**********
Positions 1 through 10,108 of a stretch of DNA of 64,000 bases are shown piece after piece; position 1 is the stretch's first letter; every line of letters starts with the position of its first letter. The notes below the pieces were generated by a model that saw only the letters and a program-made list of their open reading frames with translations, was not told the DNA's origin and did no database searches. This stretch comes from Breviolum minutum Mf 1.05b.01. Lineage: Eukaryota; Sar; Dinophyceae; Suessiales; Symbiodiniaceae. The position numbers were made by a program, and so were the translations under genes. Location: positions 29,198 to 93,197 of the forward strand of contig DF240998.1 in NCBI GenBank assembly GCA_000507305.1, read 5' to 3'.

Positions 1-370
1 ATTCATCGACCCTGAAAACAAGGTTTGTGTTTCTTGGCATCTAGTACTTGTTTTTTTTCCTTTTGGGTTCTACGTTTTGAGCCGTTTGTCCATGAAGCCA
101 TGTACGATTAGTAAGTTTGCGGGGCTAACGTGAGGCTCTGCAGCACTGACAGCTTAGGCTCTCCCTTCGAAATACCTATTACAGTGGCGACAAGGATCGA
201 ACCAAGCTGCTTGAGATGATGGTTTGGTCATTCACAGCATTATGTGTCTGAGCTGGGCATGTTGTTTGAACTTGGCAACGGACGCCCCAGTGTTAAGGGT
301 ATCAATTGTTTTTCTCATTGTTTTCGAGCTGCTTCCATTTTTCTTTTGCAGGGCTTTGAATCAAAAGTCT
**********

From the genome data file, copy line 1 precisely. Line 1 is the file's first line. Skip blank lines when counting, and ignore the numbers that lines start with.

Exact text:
Positions 1 through 10,108 of a stretch of DNA of 64,000 bases are shown piece after piece; position 1 is the stretch's first letter; every line of letters starts with the position of its first letter. The notes below the pieces were generated by a model that saw only the letters and a program-made list of their open reading frames with translations, was not told the DNA's origin and did no database searches. This stretch comes from Breviolum minutum Mf 1.05b.01. Lineage: Eukaryota; Sar; Dinophyceae; Suessiales; Symbiodiniaceae. The position numbers were made by a program, and so were the translations under genes. Location: positions 29,198 to 93,197 of the forward strand of contig DF240998.1 in NCBI GenBank assembly GCA_000507305.1, read 5' to 3'.